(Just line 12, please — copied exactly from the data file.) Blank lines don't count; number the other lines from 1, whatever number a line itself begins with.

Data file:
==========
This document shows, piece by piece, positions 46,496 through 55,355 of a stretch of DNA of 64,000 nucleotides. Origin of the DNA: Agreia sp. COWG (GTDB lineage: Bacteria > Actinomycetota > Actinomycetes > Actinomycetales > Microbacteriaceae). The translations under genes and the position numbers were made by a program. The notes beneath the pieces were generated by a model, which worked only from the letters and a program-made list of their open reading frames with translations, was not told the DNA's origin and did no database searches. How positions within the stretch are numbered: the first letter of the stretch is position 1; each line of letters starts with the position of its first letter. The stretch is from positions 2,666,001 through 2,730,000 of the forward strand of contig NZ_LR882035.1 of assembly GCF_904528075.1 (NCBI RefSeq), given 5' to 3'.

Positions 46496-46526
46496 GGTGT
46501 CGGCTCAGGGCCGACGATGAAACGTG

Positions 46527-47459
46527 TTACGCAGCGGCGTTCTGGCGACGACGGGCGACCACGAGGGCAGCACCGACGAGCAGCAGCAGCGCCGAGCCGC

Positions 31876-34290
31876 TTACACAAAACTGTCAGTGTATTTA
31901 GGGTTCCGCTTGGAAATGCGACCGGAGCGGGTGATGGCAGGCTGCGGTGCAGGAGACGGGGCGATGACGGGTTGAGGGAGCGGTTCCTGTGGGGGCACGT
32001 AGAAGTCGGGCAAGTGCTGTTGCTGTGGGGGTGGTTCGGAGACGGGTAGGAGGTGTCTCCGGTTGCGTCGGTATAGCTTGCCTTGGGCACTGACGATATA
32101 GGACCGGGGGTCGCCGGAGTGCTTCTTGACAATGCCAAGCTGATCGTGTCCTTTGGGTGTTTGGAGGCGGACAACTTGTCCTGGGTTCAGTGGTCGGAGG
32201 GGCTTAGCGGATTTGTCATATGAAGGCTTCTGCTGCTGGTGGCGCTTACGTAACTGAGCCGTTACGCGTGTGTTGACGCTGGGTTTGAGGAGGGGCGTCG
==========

32201 GGCTTAGCGGATTTGTCATATGAAGGCTTCTGCTGCTGGTGGCGCTTACGTAACTGAGCCGTTACGCGTGTGTTGACGCTGGGTTTGAGGAGGGGCGTCG